Her mother colluded with Charlotte as far as Hesse was concerned not because she approved of the romance but to peeve her husband who did not. Caroline allowed the pair to meet in her apartments but the liaison was shortlived. Britain was at war with France and Hesse was called to duty in Spain.
Her father’s plan was to marry Charlotte to William Prince of Orange, the Dutch king. Neither her mother nor the British public wanted Charlotte to leave the country to pursue such a match. Charlotte, therefore, informed the Prince of Orange that if they wed, her mother would have to live with them at their home in the Netherlands. This was a condition sure to be unacceptable to the Prince of Orange and their engagement was broken before it was started.
Charlotte finally settled on the dashing young Prince Leopold of Saxe-Coburg-Saalfeld, Leopold had a commission in the Imperial Russian Army and fought against Napoleon after French troops overran Saxe-Coburg until Napoleon’s defeat at Waterloo.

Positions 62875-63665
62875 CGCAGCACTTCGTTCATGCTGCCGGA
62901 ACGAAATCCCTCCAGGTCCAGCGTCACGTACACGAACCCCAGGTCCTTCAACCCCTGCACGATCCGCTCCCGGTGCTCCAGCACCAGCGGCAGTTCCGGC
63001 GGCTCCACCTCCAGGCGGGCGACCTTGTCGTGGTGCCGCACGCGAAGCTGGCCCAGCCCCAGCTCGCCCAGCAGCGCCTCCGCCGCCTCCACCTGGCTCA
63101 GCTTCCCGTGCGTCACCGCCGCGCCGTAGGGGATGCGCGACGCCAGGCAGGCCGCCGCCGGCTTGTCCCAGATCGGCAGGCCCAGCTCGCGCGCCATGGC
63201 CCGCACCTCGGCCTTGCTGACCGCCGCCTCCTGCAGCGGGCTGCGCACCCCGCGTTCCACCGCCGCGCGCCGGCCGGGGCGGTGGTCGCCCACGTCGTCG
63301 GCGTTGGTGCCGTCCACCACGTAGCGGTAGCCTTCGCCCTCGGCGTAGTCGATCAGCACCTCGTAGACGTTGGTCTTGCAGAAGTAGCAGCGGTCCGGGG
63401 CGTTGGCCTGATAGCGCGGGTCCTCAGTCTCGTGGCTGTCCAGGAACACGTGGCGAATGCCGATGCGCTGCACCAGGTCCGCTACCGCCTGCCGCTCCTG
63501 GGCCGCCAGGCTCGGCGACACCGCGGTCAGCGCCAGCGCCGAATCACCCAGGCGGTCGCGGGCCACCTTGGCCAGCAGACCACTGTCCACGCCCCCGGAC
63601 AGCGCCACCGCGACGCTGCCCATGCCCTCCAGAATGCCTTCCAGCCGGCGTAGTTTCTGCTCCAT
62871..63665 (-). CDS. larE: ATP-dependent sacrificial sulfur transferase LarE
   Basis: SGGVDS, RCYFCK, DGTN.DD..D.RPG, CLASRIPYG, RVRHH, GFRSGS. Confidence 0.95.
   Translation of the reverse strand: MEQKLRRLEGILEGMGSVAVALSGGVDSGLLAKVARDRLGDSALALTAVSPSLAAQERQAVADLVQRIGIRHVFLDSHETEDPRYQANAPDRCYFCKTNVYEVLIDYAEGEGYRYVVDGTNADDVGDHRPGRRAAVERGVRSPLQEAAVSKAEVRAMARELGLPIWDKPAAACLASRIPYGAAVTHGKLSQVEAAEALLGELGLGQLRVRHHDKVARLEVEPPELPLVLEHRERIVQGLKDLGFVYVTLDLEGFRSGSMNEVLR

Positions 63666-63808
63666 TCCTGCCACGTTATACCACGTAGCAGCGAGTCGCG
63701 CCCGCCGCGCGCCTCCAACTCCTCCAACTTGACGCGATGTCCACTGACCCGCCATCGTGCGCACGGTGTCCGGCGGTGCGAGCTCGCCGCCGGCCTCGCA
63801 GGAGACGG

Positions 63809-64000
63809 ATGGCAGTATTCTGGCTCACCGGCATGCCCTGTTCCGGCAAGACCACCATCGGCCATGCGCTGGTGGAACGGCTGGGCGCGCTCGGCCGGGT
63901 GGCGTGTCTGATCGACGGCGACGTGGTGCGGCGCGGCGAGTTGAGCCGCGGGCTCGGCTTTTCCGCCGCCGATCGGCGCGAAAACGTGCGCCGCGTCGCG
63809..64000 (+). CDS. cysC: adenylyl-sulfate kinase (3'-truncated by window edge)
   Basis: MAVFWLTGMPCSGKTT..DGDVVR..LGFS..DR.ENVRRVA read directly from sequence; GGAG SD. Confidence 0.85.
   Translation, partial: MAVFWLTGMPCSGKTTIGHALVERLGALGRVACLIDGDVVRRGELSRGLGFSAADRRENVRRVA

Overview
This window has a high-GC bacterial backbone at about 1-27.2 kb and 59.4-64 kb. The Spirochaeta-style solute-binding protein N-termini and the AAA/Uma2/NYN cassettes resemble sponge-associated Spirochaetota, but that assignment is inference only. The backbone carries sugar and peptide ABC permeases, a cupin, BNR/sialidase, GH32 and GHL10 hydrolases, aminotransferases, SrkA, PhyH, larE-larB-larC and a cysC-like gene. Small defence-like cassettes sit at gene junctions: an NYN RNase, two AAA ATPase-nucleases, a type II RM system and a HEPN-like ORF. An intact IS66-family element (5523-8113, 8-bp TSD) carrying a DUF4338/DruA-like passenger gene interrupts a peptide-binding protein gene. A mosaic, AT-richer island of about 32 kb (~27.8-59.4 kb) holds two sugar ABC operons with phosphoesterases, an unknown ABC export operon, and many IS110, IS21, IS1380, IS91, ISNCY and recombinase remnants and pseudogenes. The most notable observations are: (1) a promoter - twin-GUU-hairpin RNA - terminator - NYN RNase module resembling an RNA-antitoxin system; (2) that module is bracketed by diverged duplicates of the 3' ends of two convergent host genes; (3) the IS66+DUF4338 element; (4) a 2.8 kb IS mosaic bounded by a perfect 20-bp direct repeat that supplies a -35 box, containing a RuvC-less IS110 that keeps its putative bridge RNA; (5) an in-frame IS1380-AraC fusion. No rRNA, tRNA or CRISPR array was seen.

The marriage ceremony was set for 2 May 1816. The war with France was over and the people of London were in the mood to celebrate. On the wedding day, huge crowds filled the streets and at nine o’clock in the evening in the Crimson Drawing Room at Carlton House, with Leopold dressing for the first time as a British General (the Prince Regent wore the uniform of a Field Marshal), the couple were married. Charlotte’s wedding dress cost over ₤10,000, an enormous sum of money – the average doctor earned less than £300 per year. The only mishap was during the ceremony happened when Charlotte was heard to giggle when the impoverished Leopold promised to endow her with all his worldly goods.
At the end of April 1817, Leopold informed the Prince Regent that Charlotte was pregnant and that there was every prospect of the Princess carrying the baby to term.